The Flow of Presence

Some Voegelin quotes on the Flow of Presence

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In The Drama of Humanity Voegelin stated very clearly: "'I am operating with the conception of a flow of presence' and ‘Here I am using the concept of the flow of presence, to which I shall have to come back presently, in detail. That is the general position of history which I shall use here." The flow of presence for Voegelin has to do with the problem of time and the timeless and the way we experience the tension between these two dimensions, and so affects the way we reflect on or look at history. History, for Voegelin, is interconnected with this conception of the flow of presence..

"Every point of presence is, as T.S. Eliot formulated it, a point of intersection of time with the timeless. That is the point of presence. Thus, the whole series of time would not be a series on a line at all but a series of present points in which none is ever past, but only past in relation to their present, not really past. Ontologically, really, it is always in relation to the presence, which is the same presence that constitutes my present here and now." (CW, 33:181)

"You remember last evening I explained that "flow of presence" which is neither time nor the timeless, but the flow in which time and the timeless meet. That is the time in which we exist. In this flow of presence, in-between, that is where all the [concerns] of man are transacted" (CW, 33:213-14).

"The Parousia of the Beyond, experienced in the present of the quest, thus, imposes on the dimension of external time, with its past, present, and future, the dimension of divine presence. The past is not simply the past, nor the future simply in the future, for both past and future participate in the presence of the same divine-immortal Beyond that is experienced in the present of the questioner's participatory meditation. We have to speak, therefore, of a flux of presence endowing all the phases - past, present, and future- of external time with the structural dimension of an indelible present" (CW, 18:30).

For further analysis of the flow of presence, see:

Etty Hillesum and the flow of presence: a voegelinian analysis

 

Although she died cruelly at Auschwitz at the age of twenty-nine, Etty Hillesum left a lasting legacy of mystical thought in her letters and diaries. Hillesum was a complex and powerful witness to the openness of the human spirit to the call of God, even under the most harrowing circumstances. Her life was as much shaped by Hitler's regime as was that of philosopher Eric Voegelin, and as Meins Coetsier reveals, her thought lends itself to interpretation from a uniquely Voegelinian perspective.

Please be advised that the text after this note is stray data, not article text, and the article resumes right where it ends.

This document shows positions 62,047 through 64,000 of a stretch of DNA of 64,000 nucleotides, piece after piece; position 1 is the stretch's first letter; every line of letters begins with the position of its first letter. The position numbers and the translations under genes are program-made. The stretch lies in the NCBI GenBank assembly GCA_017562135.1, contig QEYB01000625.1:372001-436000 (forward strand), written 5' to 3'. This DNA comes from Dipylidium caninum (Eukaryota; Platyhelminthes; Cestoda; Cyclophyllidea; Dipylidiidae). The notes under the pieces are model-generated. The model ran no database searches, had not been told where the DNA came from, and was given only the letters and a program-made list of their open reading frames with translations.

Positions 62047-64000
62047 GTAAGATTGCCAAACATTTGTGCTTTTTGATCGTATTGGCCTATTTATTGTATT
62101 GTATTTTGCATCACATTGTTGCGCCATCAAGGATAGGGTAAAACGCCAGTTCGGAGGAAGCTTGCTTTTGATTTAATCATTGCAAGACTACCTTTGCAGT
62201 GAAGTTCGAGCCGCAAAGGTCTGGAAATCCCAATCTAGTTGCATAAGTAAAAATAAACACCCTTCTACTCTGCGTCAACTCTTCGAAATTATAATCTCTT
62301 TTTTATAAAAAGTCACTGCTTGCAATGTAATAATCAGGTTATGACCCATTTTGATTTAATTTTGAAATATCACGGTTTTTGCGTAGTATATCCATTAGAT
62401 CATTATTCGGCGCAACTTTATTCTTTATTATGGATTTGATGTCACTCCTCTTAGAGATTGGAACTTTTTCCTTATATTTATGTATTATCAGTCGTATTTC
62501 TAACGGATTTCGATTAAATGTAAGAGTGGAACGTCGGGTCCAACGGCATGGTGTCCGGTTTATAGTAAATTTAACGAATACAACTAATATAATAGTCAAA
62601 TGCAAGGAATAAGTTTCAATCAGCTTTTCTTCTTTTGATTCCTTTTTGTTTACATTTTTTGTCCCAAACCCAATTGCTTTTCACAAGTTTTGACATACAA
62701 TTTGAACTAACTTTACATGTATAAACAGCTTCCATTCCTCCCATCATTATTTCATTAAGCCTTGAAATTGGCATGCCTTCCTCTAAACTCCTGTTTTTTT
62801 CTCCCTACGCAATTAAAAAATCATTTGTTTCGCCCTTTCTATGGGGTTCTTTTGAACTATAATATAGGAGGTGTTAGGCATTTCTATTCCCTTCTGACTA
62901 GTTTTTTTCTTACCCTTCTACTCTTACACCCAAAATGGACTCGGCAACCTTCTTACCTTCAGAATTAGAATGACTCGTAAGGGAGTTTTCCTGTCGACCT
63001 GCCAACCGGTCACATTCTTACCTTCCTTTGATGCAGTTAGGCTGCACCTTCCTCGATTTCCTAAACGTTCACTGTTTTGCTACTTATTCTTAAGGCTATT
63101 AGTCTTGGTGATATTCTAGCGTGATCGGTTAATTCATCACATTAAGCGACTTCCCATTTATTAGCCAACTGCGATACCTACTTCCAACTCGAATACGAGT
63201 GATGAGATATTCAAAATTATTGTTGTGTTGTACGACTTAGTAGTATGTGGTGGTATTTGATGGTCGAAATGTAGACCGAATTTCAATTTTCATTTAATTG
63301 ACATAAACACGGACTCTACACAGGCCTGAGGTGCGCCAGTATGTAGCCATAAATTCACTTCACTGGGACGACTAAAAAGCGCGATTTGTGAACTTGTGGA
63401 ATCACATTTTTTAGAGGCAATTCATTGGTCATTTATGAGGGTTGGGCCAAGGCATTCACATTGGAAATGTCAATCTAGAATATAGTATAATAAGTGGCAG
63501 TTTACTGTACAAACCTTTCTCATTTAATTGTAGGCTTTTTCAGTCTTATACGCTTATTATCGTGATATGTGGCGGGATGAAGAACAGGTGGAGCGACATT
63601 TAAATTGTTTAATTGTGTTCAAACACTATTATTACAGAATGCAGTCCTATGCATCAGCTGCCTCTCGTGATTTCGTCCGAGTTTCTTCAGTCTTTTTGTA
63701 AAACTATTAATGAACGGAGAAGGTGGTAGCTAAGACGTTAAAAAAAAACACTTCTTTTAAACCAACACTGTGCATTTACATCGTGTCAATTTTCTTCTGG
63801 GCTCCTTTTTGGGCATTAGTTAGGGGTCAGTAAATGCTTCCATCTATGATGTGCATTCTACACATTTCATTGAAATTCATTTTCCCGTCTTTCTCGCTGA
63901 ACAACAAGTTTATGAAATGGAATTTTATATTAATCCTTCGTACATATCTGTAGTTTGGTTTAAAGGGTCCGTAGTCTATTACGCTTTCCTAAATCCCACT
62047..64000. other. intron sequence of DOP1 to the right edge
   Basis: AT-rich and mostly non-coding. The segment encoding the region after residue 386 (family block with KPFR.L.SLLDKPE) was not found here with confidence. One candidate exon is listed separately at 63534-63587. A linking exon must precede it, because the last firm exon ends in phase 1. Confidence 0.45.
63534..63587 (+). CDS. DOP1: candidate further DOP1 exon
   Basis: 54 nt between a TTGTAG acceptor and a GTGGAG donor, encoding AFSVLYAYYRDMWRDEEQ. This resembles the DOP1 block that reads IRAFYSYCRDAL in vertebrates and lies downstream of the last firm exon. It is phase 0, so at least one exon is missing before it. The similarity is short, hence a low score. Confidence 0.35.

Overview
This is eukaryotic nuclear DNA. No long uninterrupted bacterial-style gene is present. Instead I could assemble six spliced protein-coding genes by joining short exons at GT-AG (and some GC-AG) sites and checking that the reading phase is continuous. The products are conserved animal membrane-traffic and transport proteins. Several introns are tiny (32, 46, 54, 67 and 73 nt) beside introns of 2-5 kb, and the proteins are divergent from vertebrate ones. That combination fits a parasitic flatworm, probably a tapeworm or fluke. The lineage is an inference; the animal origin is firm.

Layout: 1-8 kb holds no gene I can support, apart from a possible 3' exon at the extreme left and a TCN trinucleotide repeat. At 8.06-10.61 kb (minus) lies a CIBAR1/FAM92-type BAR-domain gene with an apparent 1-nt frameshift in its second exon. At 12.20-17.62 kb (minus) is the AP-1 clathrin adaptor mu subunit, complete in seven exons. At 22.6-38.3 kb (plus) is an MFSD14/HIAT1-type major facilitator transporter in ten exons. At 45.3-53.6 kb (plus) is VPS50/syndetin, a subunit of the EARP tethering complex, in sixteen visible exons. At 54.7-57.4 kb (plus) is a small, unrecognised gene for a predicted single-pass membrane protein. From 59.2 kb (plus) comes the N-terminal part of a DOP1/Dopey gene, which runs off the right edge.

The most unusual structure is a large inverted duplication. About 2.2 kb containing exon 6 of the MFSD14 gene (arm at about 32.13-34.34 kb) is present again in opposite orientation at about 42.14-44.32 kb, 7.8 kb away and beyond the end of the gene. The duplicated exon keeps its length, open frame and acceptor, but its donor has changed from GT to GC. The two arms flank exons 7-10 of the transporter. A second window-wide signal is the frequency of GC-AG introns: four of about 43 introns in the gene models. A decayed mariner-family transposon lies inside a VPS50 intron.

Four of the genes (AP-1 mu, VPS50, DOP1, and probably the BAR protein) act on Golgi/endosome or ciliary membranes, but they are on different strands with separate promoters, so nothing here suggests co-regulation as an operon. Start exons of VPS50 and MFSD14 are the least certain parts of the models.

Etty Hillesum and the Flow of Presence analyzes the life and writings of Hillesum from the standpoint of Voegelin's views on consciousness-especially his philosophy of luminous participation in the transcendent ground of being. Through a careful reading of her letters and diaries, Coetsier reveals the inner development of Hillesum's mystically grounded resistance to Nazism as he guides readers through the symbolism of her spiritual journey, making effective use of Voegelin's analytics of experience and symbolization to trace her path to spiritual truth.

Intertwining the lives, works, and visions of these two mystical thinkers, Coetsier demonstrates his mastery of both Voegelin's philosophy and Hillesum's Dutch-language materials. He shows how mystical attunement to the "flow of presence"-Voegelin's designation for human responsiveness to the divine-is the key to the development of Hillesum's life and writings. He displays a special affinity for the suffering and grace-filled transformation that she underwent as she approached the end of her life and gained insight into the ultimate purpose of each individual's contribution to the well-being and maintenance of the human spirit.

Retrieving one of the lesser-known but most compelling figures of the Holocaust, Etty Hillesum and the Flow of Presence is an original contribution to both Voegelin and Hillesum scholarship that reflects these writers' strong valuation of the human person. It presents Hillesum's life and work in an original and provocative context, shedding new light on her experiences and their symbolizations while further broadening the application of Voegelin's thought.